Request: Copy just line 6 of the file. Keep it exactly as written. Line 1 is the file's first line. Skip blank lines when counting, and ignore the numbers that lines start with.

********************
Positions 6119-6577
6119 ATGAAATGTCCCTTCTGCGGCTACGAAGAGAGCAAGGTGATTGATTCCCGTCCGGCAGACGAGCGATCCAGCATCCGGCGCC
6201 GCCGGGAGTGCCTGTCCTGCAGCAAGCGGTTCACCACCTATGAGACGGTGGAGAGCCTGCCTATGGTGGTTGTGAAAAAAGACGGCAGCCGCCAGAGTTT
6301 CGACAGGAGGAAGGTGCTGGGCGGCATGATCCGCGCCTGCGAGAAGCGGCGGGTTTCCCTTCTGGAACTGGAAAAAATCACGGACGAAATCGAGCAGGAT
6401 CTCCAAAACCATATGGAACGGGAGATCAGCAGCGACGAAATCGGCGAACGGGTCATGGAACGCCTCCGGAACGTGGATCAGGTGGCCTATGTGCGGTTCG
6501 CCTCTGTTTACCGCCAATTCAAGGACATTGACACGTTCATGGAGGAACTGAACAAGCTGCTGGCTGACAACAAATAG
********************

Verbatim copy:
6501 CCTCTGTTTACCGCCAATTCAAGGACATTGACACGTTCATGGAGGAACTGAACAAGCTGCTGGCTGACAACAAATAG